Ivan Thompson views matchmaking in much the same way he views selling horses.
"Conformation is important," he says in "Cowboy del Amor." "And so is temperament."
Spoken like a true cowboy.
Thompson, who calls himself the "Cowboy Cupid," is someone it would be easy to despise if he weren't so disarmingly likable. After all, he deals in women. Mexican women, whom he introduces to U.S. men (usually middle-age or older) who are looking for wives.
"Cowboy Del Amor" is nonfiction, and the going rate to meet a prospective wife is $3,000.
That said, it would be easy to turn Thompson into a joke (and no doubt there's a fiction comedy waiting to be made there) if Michele Ohayon had made a less nuanced film. Instead, she works through Thompson's quirks to show his contradictions and what his business says about U.S. and Mexican cultures.
Start off by putting aside any notions of political correctness. Thompson has none of that anyway, but he has a ton of charm. In fact, that's what carries the film, with his down-home asides interweaved with footage of three of his matchmaking attempts.
Ohayon captures a Thompson who espouses old-fashioned virtues ("I try never to let 'em get confused about having sex and picking a wife -- I don't want to insult the women") alongside old-fashioned ideas about women's roles (he seems to have problems with assertiveness and women's "change of life," whatever he means by that).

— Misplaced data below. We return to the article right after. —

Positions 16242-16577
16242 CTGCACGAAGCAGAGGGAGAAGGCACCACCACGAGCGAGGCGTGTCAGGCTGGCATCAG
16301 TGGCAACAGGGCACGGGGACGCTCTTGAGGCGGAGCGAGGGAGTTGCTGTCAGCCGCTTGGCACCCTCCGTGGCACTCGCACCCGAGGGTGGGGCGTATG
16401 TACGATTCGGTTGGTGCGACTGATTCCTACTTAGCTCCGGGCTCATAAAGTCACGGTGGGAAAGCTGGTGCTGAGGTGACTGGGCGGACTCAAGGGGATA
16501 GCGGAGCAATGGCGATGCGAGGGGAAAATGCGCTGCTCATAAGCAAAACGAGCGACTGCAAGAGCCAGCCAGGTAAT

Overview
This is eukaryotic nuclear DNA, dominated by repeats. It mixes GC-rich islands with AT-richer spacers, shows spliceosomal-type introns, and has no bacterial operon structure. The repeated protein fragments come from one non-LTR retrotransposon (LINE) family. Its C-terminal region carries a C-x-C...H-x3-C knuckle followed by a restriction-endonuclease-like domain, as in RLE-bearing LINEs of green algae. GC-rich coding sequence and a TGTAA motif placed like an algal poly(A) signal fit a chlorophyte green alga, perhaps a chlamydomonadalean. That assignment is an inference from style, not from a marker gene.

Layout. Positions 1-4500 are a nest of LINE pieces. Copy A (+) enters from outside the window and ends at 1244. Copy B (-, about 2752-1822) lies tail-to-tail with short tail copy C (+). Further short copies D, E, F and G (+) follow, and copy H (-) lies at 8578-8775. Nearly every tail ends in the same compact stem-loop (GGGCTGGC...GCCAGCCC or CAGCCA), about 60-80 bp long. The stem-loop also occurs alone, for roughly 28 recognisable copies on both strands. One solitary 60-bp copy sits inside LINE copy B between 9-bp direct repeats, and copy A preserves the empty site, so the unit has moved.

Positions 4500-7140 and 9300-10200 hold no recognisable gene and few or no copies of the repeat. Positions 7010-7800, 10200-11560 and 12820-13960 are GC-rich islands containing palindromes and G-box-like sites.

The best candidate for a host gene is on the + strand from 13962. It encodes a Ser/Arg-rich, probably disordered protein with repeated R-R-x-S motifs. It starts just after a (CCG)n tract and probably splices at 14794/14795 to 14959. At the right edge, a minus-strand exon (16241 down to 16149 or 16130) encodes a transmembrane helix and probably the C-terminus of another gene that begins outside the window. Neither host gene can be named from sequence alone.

She presents a Thompson who, love him or hate him, has to be taken as he is. But she also captures a man who sets up marriages even as he has been divorced three times (twice with the same Mexican wife) and who is single as the film is made. In his world, marriage is as much transaction as relationship, and he has been in the red lately.
Without getting too serious about it, she uses the cowboy and his couples to cast a light on how some middle-aged U.S. men think about women and marriage, and how some Mexican women view Mexican men (if there's a group that can be justifiably insulted by "Cowboy del Amor," it's the latter).
"Cowboy del Amor" has been on the festival circuit for the past year and is only now getting wider distribution via the Emerging Cinema chain.
Its maker has a best documentary feature nomination ("Colors Straight Up" in 1997, on an arts program for inner city kids).
There are places she could have dug deeper. Why, for instance, do some of the seemingly prosperous Mexican women (one owns her own home; another is a doctor) decide to involve themselves in this? And what is the larger meaning of the fact that it's inevitably older men and younger women who are involved.
But that would have been a different film, a little less sweet and a little less human.
"Cowboy del Amor"
Documentary starring Ivan Thompson. Not rated. Opens Wednesday at Emerging Cinemas in Market Arcade Film and Arts Centre.